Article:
Excellent reading by Ravitch---but---By the end of the book we realize that nothing can really be done to reform education short of getting better kids from better parents who take an interest in parenting and develop a valuing of education for their children. Same is true of valuing dental care, weight control, and a host of other problems that steadily get worse. The schools cannot fix the tsunami social problems that have gone untended in the home. A pity to see how hard teaching has become and how hard most teachers work to continue to be the whipping post for politicians and pundits--maybe we need a law "No politicians left behind" so the country can move ahead.
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8 of 8 people found the following review helpful By Wanda B. Red VINE VOICE on January 22, 2013
Format: Paperback Verified Purchase
Everyone has an opinion about K-12 education. Maybe that's because everyone has been a student, a parent, or both; has sat in a classroom, has studied with a teacher--a good one or a bad one. But it is in the nature of education that it will be as imperfect as the humans who teach and learn, as the parents who raise the students. It will never accomplish everything, be all things to all citizens. Over time there have been a million utopian projects to reform education, to make it fit the politics, the economic and technological plans of as many different "stakeholders" as there have been generations of students. The one thing that all these plans share is their overweening comprehensiveness, the arrogance of their belief that those with the political power or the money know better than the professionals--their sheer contempt for what the American public school system has accomplished in spite of its warts and blemishes.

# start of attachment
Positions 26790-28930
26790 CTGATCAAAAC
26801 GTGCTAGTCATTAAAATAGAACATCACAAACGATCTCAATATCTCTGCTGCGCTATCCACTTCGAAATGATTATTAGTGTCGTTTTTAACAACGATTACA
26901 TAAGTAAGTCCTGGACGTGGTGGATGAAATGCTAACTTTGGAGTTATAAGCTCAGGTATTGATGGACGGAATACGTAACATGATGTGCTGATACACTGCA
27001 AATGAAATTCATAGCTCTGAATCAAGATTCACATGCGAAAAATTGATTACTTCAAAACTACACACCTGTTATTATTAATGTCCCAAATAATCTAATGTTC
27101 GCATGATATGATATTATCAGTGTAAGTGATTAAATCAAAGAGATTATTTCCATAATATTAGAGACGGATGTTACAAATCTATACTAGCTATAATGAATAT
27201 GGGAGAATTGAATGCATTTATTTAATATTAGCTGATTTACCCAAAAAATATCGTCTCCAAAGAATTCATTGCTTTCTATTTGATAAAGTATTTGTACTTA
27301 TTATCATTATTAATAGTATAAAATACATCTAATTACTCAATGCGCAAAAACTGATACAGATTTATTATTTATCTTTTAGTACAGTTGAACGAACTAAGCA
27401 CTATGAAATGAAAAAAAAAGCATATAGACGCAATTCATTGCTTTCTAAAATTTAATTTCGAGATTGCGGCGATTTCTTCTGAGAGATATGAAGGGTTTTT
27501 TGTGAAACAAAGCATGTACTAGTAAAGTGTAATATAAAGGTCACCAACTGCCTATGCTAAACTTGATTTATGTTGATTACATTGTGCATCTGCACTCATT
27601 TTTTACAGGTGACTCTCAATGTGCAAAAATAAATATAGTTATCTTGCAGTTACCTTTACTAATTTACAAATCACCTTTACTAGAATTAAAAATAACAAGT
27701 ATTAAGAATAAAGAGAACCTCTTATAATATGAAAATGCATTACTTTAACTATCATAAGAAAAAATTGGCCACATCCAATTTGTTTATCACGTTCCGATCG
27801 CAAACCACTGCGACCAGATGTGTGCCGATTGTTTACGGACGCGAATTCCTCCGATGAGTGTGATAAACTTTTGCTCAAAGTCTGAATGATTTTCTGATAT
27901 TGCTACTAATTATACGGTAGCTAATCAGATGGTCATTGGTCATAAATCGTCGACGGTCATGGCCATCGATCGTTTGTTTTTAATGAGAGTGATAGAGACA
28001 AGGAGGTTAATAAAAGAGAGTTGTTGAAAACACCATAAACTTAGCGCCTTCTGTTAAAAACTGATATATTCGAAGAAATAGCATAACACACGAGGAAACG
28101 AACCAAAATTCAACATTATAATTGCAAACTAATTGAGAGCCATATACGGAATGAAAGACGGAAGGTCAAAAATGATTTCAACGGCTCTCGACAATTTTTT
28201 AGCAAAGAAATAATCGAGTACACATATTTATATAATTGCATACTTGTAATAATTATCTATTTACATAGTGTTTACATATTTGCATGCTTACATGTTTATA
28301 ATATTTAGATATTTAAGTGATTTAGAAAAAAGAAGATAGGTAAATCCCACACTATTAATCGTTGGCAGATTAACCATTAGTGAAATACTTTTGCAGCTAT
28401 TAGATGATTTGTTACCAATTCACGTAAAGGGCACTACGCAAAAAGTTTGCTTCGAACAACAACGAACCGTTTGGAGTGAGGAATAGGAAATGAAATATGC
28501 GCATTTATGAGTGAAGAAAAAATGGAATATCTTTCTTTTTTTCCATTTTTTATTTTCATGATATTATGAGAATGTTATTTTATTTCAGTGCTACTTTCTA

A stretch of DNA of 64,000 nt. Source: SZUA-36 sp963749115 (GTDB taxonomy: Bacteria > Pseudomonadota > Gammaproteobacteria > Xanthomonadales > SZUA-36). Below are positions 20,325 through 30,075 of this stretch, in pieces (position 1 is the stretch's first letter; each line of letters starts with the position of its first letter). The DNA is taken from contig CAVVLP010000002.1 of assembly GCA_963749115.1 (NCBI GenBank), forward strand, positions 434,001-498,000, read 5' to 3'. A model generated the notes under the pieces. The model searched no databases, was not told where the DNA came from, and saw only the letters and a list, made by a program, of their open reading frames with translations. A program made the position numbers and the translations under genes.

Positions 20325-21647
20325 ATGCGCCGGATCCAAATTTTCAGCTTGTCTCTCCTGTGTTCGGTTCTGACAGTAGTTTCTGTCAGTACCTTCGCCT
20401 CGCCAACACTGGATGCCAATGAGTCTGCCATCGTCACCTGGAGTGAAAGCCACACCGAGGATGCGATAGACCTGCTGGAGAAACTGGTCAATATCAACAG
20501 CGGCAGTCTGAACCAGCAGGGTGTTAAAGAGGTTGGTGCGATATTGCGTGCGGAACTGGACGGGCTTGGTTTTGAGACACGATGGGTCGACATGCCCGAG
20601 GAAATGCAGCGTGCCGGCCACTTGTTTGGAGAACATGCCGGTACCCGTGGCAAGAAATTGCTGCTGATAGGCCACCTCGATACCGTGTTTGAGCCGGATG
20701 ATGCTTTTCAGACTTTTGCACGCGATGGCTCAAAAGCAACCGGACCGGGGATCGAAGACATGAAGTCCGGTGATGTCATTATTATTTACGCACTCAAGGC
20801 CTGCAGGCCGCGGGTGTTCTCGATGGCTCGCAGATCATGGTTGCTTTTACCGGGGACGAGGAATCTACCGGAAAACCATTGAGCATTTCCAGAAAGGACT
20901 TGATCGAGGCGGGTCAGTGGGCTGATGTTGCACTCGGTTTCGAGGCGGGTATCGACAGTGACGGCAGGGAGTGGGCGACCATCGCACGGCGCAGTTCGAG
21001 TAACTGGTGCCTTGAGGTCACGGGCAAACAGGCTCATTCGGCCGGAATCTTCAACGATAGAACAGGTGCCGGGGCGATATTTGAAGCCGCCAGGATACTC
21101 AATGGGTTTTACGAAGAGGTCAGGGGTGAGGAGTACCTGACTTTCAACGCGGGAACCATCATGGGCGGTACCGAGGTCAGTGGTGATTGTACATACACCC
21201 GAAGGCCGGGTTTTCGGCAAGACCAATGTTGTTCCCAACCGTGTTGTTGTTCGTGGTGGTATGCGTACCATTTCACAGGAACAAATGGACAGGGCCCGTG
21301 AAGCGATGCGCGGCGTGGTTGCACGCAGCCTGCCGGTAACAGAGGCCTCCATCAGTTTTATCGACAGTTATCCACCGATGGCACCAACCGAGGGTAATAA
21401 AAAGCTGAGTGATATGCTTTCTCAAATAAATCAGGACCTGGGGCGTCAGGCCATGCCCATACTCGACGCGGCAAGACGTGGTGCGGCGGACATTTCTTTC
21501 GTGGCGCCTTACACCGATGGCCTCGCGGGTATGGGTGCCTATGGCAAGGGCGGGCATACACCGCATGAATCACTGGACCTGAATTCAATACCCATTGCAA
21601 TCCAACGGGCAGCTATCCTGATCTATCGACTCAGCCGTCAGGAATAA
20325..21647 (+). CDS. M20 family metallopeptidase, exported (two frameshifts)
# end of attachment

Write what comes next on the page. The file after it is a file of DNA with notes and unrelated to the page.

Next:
Near the end of this powerful book, Diane Ravitch, one of the premier educational historians of our time, makes this somewhat understated observation -- "American education has a long history of infatuation with fads and ill-considered ideas" -- and asks the question "Who will stand up to the tycoons and politicians and tell them so?" Ravitch may mean this as a rhetorical question, but the answer is obvious: Diane Ravitch will stand up to them. And that is what she does in this magnificent book.
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8 of 9 people found the following review helpful By L. S. Reed on February 7, 2012
Format: Paperback Verified Purchase
I think in 50-100 years people will look back at the "Nation at Risk," NCLB, SOL, standardized test driven, charter school culture that has dominated education for the last 30 years and think it's as weird and incomprehensible as the Salem Witchcraft Trials were. How could a whole society go so totally insane? How could so many people who claimed to care passionately about educating children do so many stupid and self-destructive things? So many things that were self-evidently stupid?

Diane Ravitch gives us part of the answer. Once an advocate (and leading architect) of the test-driven, "results-oriented" education now inflicted on nearly all our children, has finally come to her senses and written a brilliant book about the harm these ideas have done to education.